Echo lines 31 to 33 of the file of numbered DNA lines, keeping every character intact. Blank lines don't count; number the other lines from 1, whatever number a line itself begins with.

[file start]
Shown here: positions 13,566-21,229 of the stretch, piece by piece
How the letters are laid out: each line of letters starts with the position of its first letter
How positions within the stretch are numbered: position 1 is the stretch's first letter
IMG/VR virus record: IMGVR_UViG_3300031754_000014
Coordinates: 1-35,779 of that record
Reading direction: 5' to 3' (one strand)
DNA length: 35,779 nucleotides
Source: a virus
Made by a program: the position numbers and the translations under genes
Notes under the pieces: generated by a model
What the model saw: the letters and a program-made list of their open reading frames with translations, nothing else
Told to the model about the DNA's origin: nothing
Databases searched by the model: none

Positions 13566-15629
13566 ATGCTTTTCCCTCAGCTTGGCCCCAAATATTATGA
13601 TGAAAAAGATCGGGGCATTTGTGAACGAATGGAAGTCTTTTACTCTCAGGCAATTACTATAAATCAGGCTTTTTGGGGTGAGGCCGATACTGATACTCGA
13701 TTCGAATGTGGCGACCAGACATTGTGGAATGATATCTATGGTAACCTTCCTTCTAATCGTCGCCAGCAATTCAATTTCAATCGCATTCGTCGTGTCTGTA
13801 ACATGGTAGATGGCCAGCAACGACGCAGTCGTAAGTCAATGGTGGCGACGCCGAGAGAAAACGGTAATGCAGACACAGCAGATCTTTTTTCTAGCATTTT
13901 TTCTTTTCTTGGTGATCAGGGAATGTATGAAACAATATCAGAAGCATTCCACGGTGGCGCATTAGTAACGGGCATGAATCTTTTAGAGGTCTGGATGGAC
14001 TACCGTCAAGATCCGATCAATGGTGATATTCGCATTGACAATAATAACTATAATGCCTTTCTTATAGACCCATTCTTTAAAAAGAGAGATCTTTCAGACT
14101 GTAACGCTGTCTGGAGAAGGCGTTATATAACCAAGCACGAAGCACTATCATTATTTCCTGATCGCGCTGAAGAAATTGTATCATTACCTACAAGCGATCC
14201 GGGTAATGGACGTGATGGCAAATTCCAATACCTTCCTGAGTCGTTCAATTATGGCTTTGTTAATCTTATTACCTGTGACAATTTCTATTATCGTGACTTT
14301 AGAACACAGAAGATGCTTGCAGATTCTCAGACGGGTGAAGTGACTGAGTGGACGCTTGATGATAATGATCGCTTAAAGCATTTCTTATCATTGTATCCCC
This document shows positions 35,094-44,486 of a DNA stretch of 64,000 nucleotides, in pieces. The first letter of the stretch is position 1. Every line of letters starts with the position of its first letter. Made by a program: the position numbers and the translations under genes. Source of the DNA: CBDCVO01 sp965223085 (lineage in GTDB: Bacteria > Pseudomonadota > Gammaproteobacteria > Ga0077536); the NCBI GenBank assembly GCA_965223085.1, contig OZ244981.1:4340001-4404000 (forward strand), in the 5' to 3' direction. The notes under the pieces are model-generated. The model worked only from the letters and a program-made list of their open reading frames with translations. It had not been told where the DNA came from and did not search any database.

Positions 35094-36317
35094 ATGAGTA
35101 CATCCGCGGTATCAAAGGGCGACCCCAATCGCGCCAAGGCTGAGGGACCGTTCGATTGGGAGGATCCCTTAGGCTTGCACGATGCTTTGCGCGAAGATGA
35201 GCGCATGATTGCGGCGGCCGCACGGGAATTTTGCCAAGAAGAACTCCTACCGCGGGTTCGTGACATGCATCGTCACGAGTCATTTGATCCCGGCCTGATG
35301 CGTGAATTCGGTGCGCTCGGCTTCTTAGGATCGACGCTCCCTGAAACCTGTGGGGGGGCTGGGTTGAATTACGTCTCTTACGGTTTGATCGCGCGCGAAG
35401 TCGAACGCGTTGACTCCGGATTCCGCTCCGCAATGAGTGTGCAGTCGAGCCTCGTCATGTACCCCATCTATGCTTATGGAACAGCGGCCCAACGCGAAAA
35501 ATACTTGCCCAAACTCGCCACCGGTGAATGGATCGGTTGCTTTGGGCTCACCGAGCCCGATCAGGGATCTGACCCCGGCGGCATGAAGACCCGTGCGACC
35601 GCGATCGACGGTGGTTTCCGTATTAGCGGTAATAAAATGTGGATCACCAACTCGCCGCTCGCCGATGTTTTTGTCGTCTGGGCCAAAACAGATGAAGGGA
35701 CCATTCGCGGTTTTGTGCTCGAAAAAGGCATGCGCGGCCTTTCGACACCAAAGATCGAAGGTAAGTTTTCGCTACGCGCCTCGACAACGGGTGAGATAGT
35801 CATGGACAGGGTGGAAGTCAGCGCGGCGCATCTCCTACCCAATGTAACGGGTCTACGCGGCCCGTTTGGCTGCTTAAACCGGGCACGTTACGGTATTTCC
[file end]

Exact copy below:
35501 ATACTTGCCCAAACTCGCCACCGGTGAATGGATCGGTTGCTTTGGGCTCACCGAGCCCGATCAGGGATCTGACCCCGGCGGCATGAAGACCCGTGCGACC
35601 GCGATCGACGGTGGTTTCCGTATTAGCGGTAATAAAATGTGGATCACCAACTCGCCGCTCGCCGATGTTTTTGTCGTCTGGGCCAAAACAGATGAAGGGA
35701 CCATTCGCGGTTTTGTGCTCGAAAAAGGCATGCGCGGCCTTTCGACACCAAAGATCGAAGGTAAGTTTTCGCTACGCGCCTCGACAACGGGTGAGATAGT